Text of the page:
Pat Borowski speaks with equal vehemence against the optional federal charter approach. "We have three kinds of laws," she says. "There are federal laws, state laws and common law. We will not see our members caught in the vortex of all those laws. Our members do business with all kinds of carriers, some national and some regional, some former captives. If we have some carriers regulated by the states and others regulated by the federal government, our members will be caught in the middle of a regulatory conflict. I can understand why some of the carriers prefer federal regulation," Borowski says. "It seems easier to them to have one set of rules. But, we are determined to make sure that state laws dominate regarding the regulation of insurance. We talk about functional regulation because, today, we don't live in a state-by-state world. There has been a good deal of breaking down of state regulatory barriers. What we need is more collaboration between the states, more coordination. We want the states to assist Congress in handing down laws, telling Congress what is needed, not vice versa. The states have the insurance regulatory experience. Congress does not."

Brevik sums up that position: "There must be regulatory modernization and the establishment of commonality of purpose between the states, but state regulation must be preserved."

Brevik believes that PIA is well positioned to fight that fight and is intent upon drawing other insurance interests into the fray. "PIA owns the building it occupies in Alexandria. But we are in close proximity to Capitol Hill, only a short cab ride away from Congress. We are currently remodeling the building and we're hoping to attract other insurance groups to take up offices here. We hope that this will become an insurance center and we want to be at the center of insurance policy debate in Congress."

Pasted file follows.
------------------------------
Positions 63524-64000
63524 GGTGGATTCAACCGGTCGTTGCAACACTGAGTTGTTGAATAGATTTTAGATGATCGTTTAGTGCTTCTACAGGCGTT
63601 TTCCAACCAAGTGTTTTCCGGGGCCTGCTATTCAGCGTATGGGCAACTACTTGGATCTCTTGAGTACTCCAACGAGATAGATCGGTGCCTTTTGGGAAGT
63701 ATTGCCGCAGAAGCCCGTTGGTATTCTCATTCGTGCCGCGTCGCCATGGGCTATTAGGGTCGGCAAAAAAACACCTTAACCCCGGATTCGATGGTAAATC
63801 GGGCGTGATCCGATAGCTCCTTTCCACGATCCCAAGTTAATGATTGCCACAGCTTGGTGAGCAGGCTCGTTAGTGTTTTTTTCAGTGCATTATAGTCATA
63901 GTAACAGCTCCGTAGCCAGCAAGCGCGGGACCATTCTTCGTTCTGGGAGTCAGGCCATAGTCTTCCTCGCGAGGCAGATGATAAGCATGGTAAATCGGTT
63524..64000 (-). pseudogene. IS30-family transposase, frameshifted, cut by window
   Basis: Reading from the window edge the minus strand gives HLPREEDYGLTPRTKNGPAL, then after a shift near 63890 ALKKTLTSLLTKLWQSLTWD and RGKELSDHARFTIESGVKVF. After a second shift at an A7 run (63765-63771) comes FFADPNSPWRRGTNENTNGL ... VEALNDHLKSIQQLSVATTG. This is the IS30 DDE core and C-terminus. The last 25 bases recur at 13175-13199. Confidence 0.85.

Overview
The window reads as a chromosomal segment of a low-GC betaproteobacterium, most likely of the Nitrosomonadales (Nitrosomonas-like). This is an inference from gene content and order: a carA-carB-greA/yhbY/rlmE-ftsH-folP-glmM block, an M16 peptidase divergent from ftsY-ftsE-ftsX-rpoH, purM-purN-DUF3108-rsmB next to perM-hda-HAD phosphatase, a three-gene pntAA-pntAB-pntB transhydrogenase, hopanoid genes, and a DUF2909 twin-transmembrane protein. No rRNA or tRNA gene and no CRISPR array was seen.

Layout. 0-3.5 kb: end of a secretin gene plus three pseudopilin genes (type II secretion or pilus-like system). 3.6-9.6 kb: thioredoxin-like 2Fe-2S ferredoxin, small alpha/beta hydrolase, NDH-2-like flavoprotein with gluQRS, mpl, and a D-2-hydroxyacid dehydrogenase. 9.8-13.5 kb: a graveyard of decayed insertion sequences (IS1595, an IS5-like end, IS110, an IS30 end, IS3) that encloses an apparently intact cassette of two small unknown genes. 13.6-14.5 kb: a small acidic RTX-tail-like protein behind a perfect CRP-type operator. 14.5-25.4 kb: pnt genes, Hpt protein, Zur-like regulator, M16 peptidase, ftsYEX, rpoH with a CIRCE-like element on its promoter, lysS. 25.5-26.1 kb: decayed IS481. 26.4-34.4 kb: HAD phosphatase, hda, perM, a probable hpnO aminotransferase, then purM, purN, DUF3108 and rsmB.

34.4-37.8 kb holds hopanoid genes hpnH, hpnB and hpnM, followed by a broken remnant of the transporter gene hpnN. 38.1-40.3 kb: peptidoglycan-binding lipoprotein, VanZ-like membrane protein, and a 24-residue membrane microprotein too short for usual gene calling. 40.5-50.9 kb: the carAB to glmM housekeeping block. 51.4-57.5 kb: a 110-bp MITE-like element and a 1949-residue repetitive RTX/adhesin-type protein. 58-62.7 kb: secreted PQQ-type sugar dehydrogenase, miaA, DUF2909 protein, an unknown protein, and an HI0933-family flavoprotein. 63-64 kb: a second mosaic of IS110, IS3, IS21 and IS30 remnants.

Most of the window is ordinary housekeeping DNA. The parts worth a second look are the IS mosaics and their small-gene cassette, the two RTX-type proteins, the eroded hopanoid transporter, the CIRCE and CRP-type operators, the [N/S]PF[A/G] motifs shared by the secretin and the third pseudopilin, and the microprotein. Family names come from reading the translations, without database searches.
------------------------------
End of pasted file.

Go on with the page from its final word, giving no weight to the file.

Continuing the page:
Additionally, and perhaps most importantly, PIA is on a mission to represent all its agents in whatever ways they choose to operate, according to Brevik and Borowski. "We have often said that our members are 'Main Street' not 'Wall Street,'" says Borowski. "Before, we had agents who wrote personal lines insurance, but now many of them have moved into life and health. We had agents who were writing small commercial lines and have moved into mid-market commercial lines, and now they are called retail producers. The entire agency complex is changing. Agents are addressing different things in different ways. Some agencies have one location with four people and perhaps a couple of service center agreements with carriers. Others may be opening more locations in different parts of the country. Some agencies may be developing into full-service organizations, offering risk management services to clients. So to understand how to serve all our members and all their core needs with intelligence is a challenge. How we run a national association for the betterment of independent agents must be flexible. This is not a new realization on our part. We have been making changes in this regard for the past five years, so everybody else has some catching up to do."